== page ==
15 of 17 people found the following review helpful
on April 30, 2000
Davia Frawley says in foreword: Practical Ayurveda is an excellent introduction to the system of Ayurveda and one that is concise, direct, and easy to understand. The book meets these observations. It is written to normal educated western audience. The author introduces the reader to the three humors ( three kind of bodies - Vata, Pitta, Kapha). He gives directions to identify one's body type. He explains how ayurveda views disease as imbalance of humors. Food is recognised as medicine. A chapter deals with herbs. ( Appendix gives the terms in latin, indian context). A separate chapter on weight loss and beauty care, which are concerns of modern human being. He has written a chapter on sexual rejuvenration methods. He points out from Ayurvedic point of view, sexual pleasure is postively viewed. The author is a spiritual seeker. He talks about his guru Poonjaji's a visionary trip to Himalayas where he observes that a sadhu cut off from all human contacts has a girlie magazine under his stone pillow. The author point outs that celibacy and brahmacharya are not one and the same. He also provides another woman seeker's personal observations in this context. Yet, the chapter is not balanced; A good bibliography is given, which referrences to scientific journals. A ideal book for marriage gift.
3 of 3 people found the following review helpful
on August 19, 2005
A bit hard to rate, this is the first and only book I've ever read on the subject.
I write this anyway, just to say that I think the book, or maybe rather "the subject of the book" is marvelous, and I find that most of these "health-ideas" or whatever one should call them, work extremely well and are easilly applied to my own daily life. In the past few weeks I have experienced a genuine "getting-better-both-mantally-and-physically"-feeling, that includes waking ealier, sleeping less (but deeper and feeling more relaxed and well-rested when I wake up), feeling less tired in my body, and genreally feeling much clearer in my mind and my thinking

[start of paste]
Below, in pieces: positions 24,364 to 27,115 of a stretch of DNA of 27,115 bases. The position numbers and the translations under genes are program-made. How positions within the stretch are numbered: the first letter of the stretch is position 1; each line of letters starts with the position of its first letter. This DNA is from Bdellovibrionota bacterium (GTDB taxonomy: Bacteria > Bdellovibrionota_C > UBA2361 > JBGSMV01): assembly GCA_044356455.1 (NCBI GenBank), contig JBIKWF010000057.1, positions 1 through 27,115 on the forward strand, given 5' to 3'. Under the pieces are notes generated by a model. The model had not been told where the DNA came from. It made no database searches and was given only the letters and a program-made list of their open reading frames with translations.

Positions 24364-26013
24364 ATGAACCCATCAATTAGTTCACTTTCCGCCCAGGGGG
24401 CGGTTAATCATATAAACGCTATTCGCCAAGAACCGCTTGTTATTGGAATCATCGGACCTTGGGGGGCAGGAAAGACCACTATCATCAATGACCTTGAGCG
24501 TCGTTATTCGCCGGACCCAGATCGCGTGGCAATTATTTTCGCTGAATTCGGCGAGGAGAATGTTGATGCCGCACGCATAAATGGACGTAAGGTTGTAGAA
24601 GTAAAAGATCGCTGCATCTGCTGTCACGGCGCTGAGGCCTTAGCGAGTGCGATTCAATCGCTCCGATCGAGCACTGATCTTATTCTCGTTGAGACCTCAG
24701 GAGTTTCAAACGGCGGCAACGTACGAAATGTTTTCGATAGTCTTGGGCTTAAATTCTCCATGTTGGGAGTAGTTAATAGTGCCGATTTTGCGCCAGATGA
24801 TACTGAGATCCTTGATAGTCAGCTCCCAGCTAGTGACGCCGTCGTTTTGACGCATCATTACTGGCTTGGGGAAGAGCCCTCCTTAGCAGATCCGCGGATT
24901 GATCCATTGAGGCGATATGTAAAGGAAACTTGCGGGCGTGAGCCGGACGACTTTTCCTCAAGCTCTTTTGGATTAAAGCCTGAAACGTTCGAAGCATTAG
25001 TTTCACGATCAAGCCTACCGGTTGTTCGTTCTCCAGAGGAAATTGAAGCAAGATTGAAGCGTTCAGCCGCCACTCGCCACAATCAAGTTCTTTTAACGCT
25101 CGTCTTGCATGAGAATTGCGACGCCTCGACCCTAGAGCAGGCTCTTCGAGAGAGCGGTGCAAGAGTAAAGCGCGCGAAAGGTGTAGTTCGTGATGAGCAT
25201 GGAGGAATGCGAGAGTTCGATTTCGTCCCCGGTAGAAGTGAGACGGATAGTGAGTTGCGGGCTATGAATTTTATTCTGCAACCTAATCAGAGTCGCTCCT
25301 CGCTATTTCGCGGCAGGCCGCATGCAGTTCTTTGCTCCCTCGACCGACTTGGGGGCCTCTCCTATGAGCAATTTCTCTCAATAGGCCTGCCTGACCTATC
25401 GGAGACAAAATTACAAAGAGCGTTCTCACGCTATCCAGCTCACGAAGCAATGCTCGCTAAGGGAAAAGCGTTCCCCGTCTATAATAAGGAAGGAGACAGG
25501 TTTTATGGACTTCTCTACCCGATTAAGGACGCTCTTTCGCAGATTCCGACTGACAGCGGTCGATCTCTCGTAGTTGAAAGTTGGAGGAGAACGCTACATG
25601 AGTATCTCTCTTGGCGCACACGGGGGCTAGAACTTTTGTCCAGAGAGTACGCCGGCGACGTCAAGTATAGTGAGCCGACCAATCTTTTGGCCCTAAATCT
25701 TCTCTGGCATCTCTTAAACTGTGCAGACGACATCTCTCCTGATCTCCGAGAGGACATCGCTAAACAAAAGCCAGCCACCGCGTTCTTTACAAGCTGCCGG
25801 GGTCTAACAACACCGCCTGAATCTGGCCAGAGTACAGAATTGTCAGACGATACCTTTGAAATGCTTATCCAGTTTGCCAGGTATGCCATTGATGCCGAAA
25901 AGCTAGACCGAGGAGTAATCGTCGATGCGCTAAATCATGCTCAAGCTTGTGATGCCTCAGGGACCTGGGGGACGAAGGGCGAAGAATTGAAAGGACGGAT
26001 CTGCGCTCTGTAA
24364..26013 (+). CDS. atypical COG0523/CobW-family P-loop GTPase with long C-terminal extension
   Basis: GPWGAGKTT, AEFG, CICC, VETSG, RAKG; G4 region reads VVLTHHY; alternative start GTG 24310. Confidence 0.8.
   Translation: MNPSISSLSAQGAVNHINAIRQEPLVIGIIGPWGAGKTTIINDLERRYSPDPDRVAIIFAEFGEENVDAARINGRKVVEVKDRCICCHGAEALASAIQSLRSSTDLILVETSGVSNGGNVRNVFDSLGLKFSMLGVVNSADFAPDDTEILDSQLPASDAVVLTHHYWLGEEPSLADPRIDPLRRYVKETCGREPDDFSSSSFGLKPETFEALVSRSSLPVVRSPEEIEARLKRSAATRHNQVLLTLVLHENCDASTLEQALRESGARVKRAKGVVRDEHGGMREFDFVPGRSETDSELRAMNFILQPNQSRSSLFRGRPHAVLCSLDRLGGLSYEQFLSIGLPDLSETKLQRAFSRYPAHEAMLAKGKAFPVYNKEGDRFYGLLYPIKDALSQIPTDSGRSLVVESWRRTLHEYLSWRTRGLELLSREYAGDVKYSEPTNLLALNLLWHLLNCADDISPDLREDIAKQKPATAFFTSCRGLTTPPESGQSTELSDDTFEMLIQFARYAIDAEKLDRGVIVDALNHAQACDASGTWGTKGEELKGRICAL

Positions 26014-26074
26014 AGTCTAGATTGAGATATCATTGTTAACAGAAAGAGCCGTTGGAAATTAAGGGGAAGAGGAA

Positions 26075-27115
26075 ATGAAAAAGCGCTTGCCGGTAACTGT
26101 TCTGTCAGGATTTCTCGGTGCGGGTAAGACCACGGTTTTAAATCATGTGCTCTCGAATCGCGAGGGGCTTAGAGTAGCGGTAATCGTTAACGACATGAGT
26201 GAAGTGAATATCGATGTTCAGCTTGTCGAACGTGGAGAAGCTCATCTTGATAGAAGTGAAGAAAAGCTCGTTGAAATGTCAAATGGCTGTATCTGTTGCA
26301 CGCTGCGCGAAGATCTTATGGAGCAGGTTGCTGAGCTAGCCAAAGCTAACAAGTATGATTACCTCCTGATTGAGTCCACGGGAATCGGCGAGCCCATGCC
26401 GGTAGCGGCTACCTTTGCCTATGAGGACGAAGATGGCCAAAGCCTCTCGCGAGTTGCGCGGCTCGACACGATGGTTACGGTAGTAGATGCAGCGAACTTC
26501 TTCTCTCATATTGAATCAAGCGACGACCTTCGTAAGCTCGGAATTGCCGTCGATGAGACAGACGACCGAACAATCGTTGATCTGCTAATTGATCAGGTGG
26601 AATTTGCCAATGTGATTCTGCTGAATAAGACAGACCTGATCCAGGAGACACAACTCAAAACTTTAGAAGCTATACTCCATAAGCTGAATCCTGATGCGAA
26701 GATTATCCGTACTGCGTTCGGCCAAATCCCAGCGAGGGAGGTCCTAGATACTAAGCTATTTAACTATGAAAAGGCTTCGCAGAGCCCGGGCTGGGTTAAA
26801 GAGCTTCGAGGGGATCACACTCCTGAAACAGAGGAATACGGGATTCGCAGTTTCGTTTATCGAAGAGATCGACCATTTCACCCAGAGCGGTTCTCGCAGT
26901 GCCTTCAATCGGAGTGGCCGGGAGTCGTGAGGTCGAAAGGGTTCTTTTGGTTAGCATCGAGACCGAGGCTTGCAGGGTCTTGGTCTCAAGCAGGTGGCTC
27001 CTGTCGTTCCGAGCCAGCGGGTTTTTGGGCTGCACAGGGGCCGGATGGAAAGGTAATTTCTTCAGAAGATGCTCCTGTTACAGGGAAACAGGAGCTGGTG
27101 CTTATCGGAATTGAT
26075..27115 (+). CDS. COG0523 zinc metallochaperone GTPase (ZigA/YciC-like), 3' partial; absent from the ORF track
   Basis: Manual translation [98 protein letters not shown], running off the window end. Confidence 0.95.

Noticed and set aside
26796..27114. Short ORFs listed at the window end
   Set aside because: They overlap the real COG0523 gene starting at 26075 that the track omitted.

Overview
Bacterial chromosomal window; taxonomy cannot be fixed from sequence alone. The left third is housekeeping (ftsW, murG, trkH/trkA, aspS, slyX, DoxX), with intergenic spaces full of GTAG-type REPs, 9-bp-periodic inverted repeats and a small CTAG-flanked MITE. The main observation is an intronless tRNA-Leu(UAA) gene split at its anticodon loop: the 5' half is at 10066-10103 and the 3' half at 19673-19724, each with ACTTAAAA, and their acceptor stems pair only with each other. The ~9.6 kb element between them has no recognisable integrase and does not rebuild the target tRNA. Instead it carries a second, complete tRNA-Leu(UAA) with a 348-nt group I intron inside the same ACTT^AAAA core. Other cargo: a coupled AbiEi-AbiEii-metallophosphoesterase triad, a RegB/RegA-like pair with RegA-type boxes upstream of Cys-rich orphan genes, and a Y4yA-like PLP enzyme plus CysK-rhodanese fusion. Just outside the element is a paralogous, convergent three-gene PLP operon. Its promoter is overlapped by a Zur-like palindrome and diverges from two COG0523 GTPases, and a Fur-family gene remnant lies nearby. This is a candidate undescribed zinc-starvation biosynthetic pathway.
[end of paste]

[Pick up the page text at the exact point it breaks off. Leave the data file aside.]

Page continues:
I have been "studying" various indian/eastern thoughts for the past 3-4 years, just for fun and because I find them interesting (and mostly true)and this sort of feels like the logical extension to most of it.
Im not a fanatic, Im not a member of any weird cult or bizare comunity ... I did stop smoking and drinking to much though, now you are warned :-) ... but I think that this ayur-veda can really teach one how to better listen to the body, and get better at responding to some quite clear signals that tell us - all day long - whether we are living in a healthy way or not ...¨
This book is good at linking the ayur-veda-thoughts to the general "yoga-philosophies" ... if you don't like this, maybe the book is not for you ... my sister read it and called it "brainwashing propaganda" ... I think it works well, and have some really good explanations/insights on many things ... read it and find out ... I highly recommend it
2 of 4 people found the following review helpful
on April 22, 2000
The foreword by David Frawley says:` Practical Ayurveda' is an excellent introduction to the system of Ayurveda and one that is concise, direct, and easy to understand. The book fulfills the observation. It introduces the concept of differnet body types; how to recognise them,how to make the changes in food habits and life style. He explains also the method of Ayurvedic diagnosis. The section on sex from Ayurvedic point of view discusses about his guru's visionary trip in Himalayas and also one of his woman's friend's insights about relation of spirituality and sex. There is a good appendix relating terms in Latin, Indian and English ( herb names). Interestingly, referrences are given from journals also. It enhances the scientific nature of the book. ( I have referred to a Jaico publication, in India)